Eyes on the Critics' Prize: Safe
The first Boston citation that really made me sit up and take notice of the group, during the first year I was attending school and absorbing cinema in that city, was the Best Cinematography prize for Alex Nepomniaschy's lensing of Safe in 1995. That season, the bulk of the prizes were being posted to Shanghai Triad, a typically dazzling light-show from the Zhang Yimou factory. The Oscar eventually went to the emerald greens, flying dirtclots, and battlefield immersions of Braveheart. At a stage in my movie education where "best cinematography" still meant "prettiest pictures," the Boston crowd's recognition of Safe's intimidating symmetries, its freezing pastels, and its wide-angle hyperbolizing of banal Valley interiors was a real wake-up call. Clearly, I would need to rent the movie as soon as the VHS bowed (!), motivated not just by a plotline that sounded so nervy and elliptical but by a panel-certified promise of visual imagination.
Granted, the indelible visuals of Safe have a great deal to do with the director's labors of framing the shot and placing the camera. How much this prize ought to have been shared between Nepomniaschy and Haynes is up for debate, yet it's notable that no other Haynes film has really looked like Safe, not even in the moments of Velvet Goldmine (shot by Maryse Alberti) or of Far from Heaven, I'm Not There, or Mildred Pierce (all shot by Ed Lachman) that evoke the antiseptic domesticities or the deoxygenated atmospheres that are so crucial to the earlier film. Those tropes get a very particular and brilliantly effective workout in Safe, and all the more so since the film was made for almost nothing, inside relatives' houses and a lot of other existing, creatively marshaled locations. Beyond the 2001/Clockwork Orange-style vertical lines, flat planes, and rectilinear severity of so many shots, and beyond the Fassbinder-ish way that Nepomiaschy and Haynes frame characters within nested boxes and under flat light (such that even casual encounters feel depersonalized and stagy), look how often the air just hangs there in Safe. Julianne Moore's line readings constantly suggest that Carol is being asphyxiated, but for reasons that make sense if you've seen the film, we have to feel that Carol is definitely getting air, and that something weird might be in that air.
There's a subtly frizzy quality to the light in Safemaking sunrays and pools of color diffuse a bit even in brightly lit rooms and sharply lensed shots. This lighting casts a slight blur in the women's locker room, the hair salon, the living room with the wrong-color couch, the sitting room with its DNA-shaped staircase, and even the "restorative" ceramic igloo where Carol eventually winds up. This quality of the light, not dry but not damp, not gaseous so much as atomically dense, makes the airspace in Safe matter in an almost literal sense, holding its own against the man-made structures and objects that are made so conspicuous in Haynes's shots. Carol moves through a vacuous, plastic universe, and later proceeds to an ostensibly cleansing, fresh-air retreat, but in all of them, she is constantly and unnervingly touched by vaguely visible, vaguely palpable molecules. What are those molecules? What do they bear within them or convey between them? Is there something inside them that makes Carol sick? (All the white noise in the sound design immeasurably assists this quietly creepy dimension of the lighting schemes.)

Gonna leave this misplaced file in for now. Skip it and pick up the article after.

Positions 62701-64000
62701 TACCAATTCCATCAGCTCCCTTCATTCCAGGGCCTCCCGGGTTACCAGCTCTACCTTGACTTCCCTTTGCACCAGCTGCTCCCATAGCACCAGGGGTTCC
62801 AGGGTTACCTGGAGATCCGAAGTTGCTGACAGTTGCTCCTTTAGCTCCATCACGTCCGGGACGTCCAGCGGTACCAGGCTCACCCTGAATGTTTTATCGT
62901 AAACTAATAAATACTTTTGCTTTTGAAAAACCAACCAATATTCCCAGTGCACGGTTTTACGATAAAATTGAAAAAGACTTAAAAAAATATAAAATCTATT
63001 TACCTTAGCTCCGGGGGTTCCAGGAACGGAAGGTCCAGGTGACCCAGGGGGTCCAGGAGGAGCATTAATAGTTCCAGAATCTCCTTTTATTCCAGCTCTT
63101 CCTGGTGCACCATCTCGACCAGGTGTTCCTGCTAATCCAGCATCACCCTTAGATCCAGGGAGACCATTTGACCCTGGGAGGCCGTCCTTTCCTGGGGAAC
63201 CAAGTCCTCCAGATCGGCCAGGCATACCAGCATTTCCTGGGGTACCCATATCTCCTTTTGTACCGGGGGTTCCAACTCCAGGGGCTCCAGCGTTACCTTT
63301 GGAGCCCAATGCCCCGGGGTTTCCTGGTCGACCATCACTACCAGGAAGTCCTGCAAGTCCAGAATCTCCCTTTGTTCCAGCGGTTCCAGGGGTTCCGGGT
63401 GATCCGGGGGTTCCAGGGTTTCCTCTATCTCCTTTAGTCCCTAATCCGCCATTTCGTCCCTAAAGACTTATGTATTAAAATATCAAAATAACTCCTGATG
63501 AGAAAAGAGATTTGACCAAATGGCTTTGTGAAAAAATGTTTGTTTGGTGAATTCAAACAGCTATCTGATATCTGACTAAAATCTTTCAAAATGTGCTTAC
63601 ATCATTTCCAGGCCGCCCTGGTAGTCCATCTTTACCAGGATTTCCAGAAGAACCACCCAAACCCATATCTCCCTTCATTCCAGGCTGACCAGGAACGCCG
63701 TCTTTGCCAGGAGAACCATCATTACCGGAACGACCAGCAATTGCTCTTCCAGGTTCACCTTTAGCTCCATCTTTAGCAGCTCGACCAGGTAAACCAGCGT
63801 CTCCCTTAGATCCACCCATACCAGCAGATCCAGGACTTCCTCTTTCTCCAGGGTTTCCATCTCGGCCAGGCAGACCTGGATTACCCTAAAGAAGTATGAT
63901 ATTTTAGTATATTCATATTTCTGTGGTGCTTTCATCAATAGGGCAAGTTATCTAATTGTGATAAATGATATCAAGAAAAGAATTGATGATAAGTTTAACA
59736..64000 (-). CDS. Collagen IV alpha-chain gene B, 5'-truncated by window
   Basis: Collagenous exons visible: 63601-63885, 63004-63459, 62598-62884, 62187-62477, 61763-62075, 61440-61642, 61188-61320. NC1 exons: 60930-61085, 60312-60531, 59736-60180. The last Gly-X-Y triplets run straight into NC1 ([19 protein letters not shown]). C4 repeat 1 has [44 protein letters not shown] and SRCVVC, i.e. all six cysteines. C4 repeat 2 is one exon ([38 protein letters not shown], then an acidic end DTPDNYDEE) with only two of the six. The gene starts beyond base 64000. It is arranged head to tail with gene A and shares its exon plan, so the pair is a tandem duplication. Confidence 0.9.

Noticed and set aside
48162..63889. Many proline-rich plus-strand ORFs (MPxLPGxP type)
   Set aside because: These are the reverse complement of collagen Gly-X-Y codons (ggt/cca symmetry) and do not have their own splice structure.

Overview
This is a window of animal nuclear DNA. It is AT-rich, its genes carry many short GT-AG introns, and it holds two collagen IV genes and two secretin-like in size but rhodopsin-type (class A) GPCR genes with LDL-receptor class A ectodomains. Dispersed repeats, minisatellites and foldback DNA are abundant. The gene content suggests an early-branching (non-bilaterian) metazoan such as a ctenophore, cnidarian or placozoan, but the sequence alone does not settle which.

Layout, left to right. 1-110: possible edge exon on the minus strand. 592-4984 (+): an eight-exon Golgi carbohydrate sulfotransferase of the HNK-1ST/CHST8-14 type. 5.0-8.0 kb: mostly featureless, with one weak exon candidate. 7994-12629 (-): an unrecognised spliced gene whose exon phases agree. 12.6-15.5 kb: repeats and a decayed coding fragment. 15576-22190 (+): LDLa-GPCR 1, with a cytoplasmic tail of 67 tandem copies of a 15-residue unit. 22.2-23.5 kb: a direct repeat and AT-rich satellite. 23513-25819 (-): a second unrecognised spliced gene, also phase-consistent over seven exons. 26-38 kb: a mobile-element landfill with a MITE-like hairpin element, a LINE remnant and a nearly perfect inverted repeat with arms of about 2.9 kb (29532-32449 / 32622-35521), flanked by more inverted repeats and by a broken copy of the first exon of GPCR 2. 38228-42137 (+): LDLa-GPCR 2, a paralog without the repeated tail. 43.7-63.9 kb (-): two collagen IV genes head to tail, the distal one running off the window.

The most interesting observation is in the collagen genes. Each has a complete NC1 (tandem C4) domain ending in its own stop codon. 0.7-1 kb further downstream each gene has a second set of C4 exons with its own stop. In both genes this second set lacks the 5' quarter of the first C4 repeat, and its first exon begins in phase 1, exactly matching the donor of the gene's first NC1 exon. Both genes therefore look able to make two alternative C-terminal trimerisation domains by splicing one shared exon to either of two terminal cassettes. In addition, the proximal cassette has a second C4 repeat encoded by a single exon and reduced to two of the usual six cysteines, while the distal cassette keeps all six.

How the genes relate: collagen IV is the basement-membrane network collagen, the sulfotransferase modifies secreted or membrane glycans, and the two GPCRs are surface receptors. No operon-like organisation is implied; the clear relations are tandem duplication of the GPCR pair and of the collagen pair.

Nepomniaschy frequently has to help us locate Carol within very long and wide-angled shots, particularly by the standard of most interior shooting. Yet at the same time, Carol White is the last person in the world who should attract a spotlight, or a key light, or a backlit halo, which would feel all wrong for this profoundly recessive woman. Nepomniaschy is really ingenious, then, at helping us pinpoint Carol without violating the invisibility and insubstantiality that are fundamental to Haynes's and Moore's conception of her, using geometries within the frame or the softest caress of color or glow to highlight her when necessary, just the littlest bit. In other scenes where the camera is closer, as when Carol attends the allergist's office, the ugly, fluorescent lighting of the space is somehow just soft enough around Carol that we feel some compassion for her, some human weight and latent loveliness in her body. In this way, lighting itself extends an invitation to empathize, counteracting the institutional chill that encases her (including, for some viewers, the chill of the script itself, though Haynes's writing doesn't register that way with me). Something impalpable in these shots provokes us to worry and hurt for Carol, not mock her as a Barbie doll, or reject her as a zombie, or think of her only as a rhetorical stand-in for ourselves. Nor do we just sit there, helplessly perplexed as we might well have been by this soft-spoken San Fernando cypher. The light warms Carol as much as possible, even as it refrigerates her. I love, by the way, how Nepomniaschy allows Moore her freckles in scenes like these, more so than a lot of D.P.'s have done, and he doesn't adopt the easy strategy of making Moore's natural pallor register melodramatically as a signal of dangerous anemia.